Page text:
Plopped down in the land of Oz, Dorothy wonders where she's landed. But we know: she's finally gone beyond 125th Street. The film's central gimmick is that Ox is but a stylized New York City, with refurbished, exaggerated Big Apple locations, flattened against unnaturally bright skies. The Munchkins emerge from the graffiti in a playground at Flushing Meadow; Dorothy meets the Scarecrow (Michael Jackson of the Jackson Five) near a burnt-out Harlem tenement and the Tine Many (Nipsey Russell) at the Coney Island roller coaster; the Cowardly Lion (Ted Ross) bursts from one of the statues on the steps of the 42nd Street Library. The yellow brick road, made out of cheap linoleum that looks like the stuff in the men's room at Howard Johnson's, stretches across the Brooklyn Bridge (past a marvelous skyline full of Chrysler buildings) to the plaza of the World Trade Center, which is decked out like a disco. New Yorkers will marvel, no doubt, at the spectacle of a Gotham without pollution and pooper-scoopers, but the sets will probably just puzzle most of the rest of the world. How many moviegoers in Des Moines know what the 42nd Street Library looks like? This must be the most expensive in-joke in the history of movies.

Joel Schumacher's puerile script makes us think that Dorothy's visit to Oz will draw her out of her shell, but all Dorothy can do is wail about going home to Aunt Em. And in the stridently joyous ending, she scampers through Em's doorway, from which, one presumes, she may never emerge again When Baum's eight-year-old Dorothy dipped a toe into the world of fantasy only to scurry back to her family, that was just fine. But when this movie's reclusive, adult Dorothy high-tails it home, you feel a little sick. Forget the Wiz; what this woman needs is a good psychiatrist.

In fact, there's something revolting about watching glamorous, sexy Diana Ross wandering around in a high-necked birthday dress, cowering at Munchkins and smooching with her doggie. Straining for a naïve, troubled look, Ross squelches her real assets: the tremulous, hungry smile; the hot, flashing eyes; the brittle sensuality. Here she tries for awkward-age timidity, hunching her shoulders and pulling her limbs in tight until she looks about as supple as a pencil. And where is all her usual, alluring incandescence? Here her eyes are so pale and puffy that she looks like Mia Farrow on a crying jag.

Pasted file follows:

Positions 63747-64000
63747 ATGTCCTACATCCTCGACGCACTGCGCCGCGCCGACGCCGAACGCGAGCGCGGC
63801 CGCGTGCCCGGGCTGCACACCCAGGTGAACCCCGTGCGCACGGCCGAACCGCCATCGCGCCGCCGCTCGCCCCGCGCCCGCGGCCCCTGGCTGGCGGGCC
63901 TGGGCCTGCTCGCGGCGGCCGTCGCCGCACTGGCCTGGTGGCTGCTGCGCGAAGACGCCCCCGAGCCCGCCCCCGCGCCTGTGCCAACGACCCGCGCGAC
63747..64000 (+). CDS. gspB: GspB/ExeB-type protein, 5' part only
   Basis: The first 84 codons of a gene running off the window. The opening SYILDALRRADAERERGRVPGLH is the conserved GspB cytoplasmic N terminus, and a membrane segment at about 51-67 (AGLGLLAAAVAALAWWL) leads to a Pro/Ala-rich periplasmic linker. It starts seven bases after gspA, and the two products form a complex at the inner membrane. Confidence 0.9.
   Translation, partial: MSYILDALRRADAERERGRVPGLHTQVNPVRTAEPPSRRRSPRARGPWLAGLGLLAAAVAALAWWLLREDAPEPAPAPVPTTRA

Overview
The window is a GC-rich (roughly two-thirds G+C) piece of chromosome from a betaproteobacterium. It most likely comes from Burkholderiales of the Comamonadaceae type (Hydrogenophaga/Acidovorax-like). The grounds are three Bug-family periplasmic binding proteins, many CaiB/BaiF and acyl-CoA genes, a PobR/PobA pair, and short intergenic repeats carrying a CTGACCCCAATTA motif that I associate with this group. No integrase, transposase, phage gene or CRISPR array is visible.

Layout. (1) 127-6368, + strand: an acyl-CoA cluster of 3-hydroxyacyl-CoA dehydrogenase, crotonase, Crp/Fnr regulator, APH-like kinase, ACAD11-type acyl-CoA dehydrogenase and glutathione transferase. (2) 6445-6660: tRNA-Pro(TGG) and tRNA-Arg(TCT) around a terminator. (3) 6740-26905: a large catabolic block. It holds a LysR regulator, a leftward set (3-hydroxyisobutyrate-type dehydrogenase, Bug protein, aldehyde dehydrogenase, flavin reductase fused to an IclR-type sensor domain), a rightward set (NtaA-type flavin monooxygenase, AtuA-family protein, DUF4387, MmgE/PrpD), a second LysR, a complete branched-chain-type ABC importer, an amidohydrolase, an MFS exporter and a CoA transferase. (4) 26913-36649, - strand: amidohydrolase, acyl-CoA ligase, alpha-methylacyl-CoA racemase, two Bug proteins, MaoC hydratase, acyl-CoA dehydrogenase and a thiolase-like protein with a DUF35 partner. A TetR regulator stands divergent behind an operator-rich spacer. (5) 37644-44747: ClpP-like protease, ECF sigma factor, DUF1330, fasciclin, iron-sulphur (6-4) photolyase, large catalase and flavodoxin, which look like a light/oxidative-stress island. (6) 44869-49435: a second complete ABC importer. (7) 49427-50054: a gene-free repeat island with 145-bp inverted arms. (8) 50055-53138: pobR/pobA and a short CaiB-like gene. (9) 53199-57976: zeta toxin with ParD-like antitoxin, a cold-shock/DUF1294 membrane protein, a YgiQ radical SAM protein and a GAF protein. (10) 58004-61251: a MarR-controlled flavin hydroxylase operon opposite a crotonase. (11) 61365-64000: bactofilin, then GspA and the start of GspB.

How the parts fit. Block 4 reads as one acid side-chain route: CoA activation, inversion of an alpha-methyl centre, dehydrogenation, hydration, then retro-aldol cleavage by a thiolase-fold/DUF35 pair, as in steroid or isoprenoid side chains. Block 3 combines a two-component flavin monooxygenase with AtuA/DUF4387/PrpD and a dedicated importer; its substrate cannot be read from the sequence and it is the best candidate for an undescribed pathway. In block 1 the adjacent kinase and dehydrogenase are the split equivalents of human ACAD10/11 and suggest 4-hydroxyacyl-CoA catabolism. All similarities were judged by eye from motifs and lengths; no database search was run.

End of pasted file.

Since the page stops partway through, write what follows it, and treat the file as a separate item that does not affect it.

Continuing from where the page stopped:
But The Wiz is not without redeeming performances. Michael Jackson, as the Scarecrow may be insufferably sweet, but his agile soprano is the most soulful sound in the whole movie. And if Nipsey Russell can't sing at all, he brings warmth and a sure sense of showmanship to the role of the Tin Man. Best of all is Mabel King's wicked with Evillene, who wears rows of pimples and a costume that looks like the leavings from an anarchic lobster banquet. King delivers the film's best song, the howling anti-gospel "No Bad News" with enough verve to vault the movie, momentarily over the rainbow.

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